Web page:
# Stemming and lemmatizing with sklearn vectorizers { programmingsklearnNLPIR } · 705 words · 4 minute read

This post is part of the programming series.

One of the most basic techniques in Natural Language Processing (NLP) is the creation of feature vectors based on word counts.

scikit-learn provides efficient classes for this:

from sklearn.feature_extraction.text import CountVectorizer, TfidfVectorizer


If we want to build feature vectors over a vocabulary of stemmed or lemmatized words, how can we do this and still benefit from the ease and efficiency of using these sklearn classes?

## Vectorizers: the basic use case ¶

Conceptually, these vectorizers first build up the vocabulary of your whole text corpus. The size of the vocabulary determines the length of the feature vectors, unless you specify a maximum amount of features (which you probably should, cf. Zipfs law ). The vectorizers check for each document how often a certain word (or n-gram, technically) occurs in that document. The CountVectorizer only takes the term frequency (TF) into account. However, words that occur in almost all the documents (like stop words) are not very useful for characterizing individual documents and distinguishing them from others.

We should treat matches on non-frequent terms as more valuable than ones on frequent terms, without disregarding the latter altogether. The natural solution is to correlate a term’s matching value with its collection frequency. (Karen Spärk Jones, 1972)

The TfidfVectorizer therefore additionally weighs the word frequency with how common the word is in the whole corpus. If a word occurs a lot in document $t$ but is quite rare throughout the whole corpus, then this is a useful word to characterize the current document. Conversely, if a term is frequent in document $t$ but it occurs a lot in literally every other document as well, then it is a poor descriptor. In its most basic form (without smoothing etc.) TF*IDF scoring looks like this:

$$TF(t,d) * log (\frac{N}{DF(t)})$$

Where $TF(t,d)$ is the frequency of term $t$ in document $d$, $N$ is the total amount of documents in the corpus, and $DF(t)$ is the amount of documents in which term $t$ occurs. The logarithm is called the Inverse Document Frequency (IDF), hence we get TF*IDF. The logarithm prevents that very rare words completely dominate the score. Additionally, it punishes the most frequent words relatively heavy.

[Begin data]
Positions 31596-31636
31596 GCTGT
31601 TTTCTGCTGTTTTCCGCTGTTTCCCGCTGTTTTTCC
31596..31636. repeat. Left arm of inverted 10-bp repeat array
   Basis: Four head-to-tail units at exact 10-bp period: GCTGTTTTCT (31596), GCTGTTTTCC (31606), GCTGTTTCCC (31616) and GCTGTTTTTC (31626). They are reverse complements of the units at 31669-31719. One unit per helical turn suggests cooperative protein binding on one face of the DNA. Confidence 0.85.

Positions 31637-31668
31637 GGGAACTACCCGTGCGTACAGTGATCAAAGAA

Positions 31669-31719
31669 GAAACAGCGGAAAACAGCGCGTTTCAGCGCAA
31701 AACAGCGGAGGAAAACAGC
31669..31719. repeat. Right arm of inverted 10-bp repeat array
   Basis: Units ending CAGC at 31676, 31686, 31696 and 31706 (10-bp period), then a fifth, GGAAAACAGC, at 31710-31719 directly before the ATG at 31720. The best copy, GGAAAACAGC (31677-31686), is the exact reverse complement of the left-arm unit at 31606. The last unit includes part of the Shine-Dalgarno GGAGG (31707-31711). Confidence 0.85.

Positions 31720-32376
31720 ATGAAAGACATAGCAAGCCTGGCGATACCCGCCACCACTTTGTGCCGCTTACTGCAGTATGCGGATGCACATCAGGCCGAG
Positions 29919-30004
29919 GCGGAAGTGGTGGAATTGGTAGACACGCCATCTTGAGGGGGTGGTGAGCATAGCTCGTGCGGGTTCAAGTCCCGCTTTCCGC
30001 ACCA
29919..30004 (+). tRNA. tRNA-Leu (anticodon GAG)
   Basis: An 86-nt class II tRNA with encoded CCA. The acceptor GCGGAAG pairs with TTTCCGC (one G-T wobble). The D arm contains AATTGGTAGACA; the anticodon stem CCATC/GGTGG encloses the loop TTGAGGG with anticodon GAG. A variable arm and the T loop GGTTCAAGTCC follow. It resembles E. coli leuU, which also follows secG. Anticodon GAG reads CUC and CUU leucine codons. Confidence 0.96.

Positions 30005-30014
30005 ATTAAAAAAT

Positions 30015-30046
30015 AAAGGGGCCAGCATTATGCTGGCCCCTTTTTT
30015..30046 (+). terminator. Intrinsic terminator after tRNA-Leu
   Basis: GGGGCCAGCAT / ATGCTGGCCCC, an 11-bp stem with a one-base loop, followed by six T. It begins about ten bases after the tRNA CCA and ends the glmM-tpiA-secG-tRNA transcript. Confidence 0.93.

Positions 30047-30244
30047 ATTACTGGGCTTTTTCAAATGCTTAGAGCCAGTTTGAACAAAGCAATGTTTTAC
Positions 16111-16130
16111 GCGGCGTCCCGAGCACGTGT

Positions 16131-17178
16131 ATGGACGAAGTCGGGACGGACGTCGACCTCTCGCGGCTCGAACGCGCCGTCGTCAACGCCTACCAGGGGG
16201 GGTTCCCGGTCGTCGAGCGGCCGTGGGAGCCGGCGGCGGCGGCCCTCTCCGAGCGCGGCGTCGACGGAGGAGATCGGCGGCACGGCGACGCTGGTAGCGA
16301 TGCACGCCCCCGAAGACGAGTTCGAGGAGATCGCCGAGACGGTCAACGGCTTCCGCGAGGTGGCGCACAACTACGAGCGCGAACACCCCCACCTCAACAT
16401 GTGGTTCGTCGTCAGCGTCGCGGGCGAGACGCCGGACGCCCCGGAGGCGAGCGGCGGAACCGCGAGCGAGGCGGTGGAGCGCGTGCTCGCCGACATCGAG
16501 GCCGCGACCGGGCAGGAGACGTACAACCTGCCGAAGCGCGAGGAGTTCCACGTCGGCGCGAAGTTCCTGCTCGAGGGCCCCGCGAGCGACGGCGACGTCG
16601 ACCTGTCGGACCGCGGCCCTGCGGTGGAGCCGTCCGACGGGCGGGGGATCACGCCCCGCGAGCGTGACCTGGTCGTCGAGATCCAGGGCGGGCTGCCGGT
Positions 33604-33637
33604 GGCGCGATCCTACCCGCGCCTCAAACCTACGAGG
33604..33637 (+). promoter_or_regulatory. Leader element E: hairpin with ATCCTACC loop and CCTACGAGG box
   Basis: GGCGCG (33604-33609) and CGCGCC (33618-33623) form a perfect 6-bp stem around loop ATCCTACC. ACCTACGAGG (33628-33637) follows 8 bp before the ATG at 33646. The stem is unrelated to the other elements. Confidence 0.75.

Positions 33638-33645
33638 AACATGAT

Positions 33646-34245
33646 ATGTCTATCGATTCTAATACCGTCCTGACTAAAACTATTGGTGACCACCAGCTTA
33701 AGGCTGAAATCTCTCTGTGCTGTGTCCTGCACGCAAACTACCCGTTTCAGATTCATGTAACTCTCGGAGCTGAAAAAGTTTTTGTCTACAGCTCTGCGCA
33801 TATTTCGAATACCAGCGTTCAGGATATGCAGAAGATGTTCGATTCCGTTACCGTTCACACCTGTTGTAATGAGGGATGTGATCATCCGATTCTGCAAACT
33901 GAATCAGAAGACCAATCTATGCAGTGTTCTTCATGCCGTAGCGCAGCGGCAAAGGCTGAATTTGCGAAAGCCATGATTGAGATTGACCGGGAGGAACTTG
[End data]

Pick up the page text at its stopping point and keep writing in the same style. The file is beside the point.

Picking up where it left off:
## Composing a new tokenizer ¶

It is very convenient and efficient to use the sklearn vectorizers, but how can we use them when we want to do additional natural language processing during the building of the corpus vocabulary?

Vectorizers can be customised with three arguments: 1) preprocessor, 2) tokenizer, and 3) analyzer:

1. The preprocessor is a callable that operates on a whole string and returns a whole string.
2. The tokenizer takes the preprocessor output and returns a list of tokens.
3. The analyzer is a callable that replaces the whole pipeline, including preprocessing and tokenization, and I think also including N-gram extraction and stop word filtering.

So in order to add stemming or lemmatization to the sklearn vectorizers, a good approach is to include this in a custom tokenize function. This does assume our stemming and lemmatization functions only need access to tokens, instead of the whole input strings (may be documents, sections, paragraphs, sentences etc.).

This is a very nice snippet to compose functions using functools

import functools

def compose(*functions):
'''
Compose an arbitary amount of functions into a single function
Source: https://mathieularose.com/function-composition-in-python
'''
def comp(f, g):
return lambda x: f(g(x))
return functools.reduce(comp, functions, lambda x: x)


Assuming we have some class where we can assign a stemmer, a lemmatizer, or neither, we can override the tokenizer as follows:

# If a stemmer or lemmatizer is provided in the configuration
# compose a new tokenization function that includes stemming/lemmatization after tokenization.
# This allows stemming or lemmatization to be integrated e.g. with CountVectorizer
if stemmer:
self._tokenize = compose(self._stemmer.stem, self._tokenizer.tokenize)
elif lemmatizer:
self._tokenize = compose(self._lemmatizer.lemmatize, self._tokenizer.tokenize)
else:
self._tokenize = self._tokenizer.tokenize


Note that the order of the composition matters, because the function signatures differ. A tokenization function takes a string as an input and outputs a list of tokens, and our stemming or lemmatization function then operates on this list of tokens. We can now define a TfidfVectorizer with our custom callable!

ngram_range = (1,1)
max_features = 1000
use_idf = True

tfidf = TfidfVectorizer(tokenizer=self._tokenize,
max_features=max_features,
ngram_range=ngram_range,
min_df=1,
max_df=1.0,
use_idf=use_idf)


The vocabulary will now consist of stems and lemmas.

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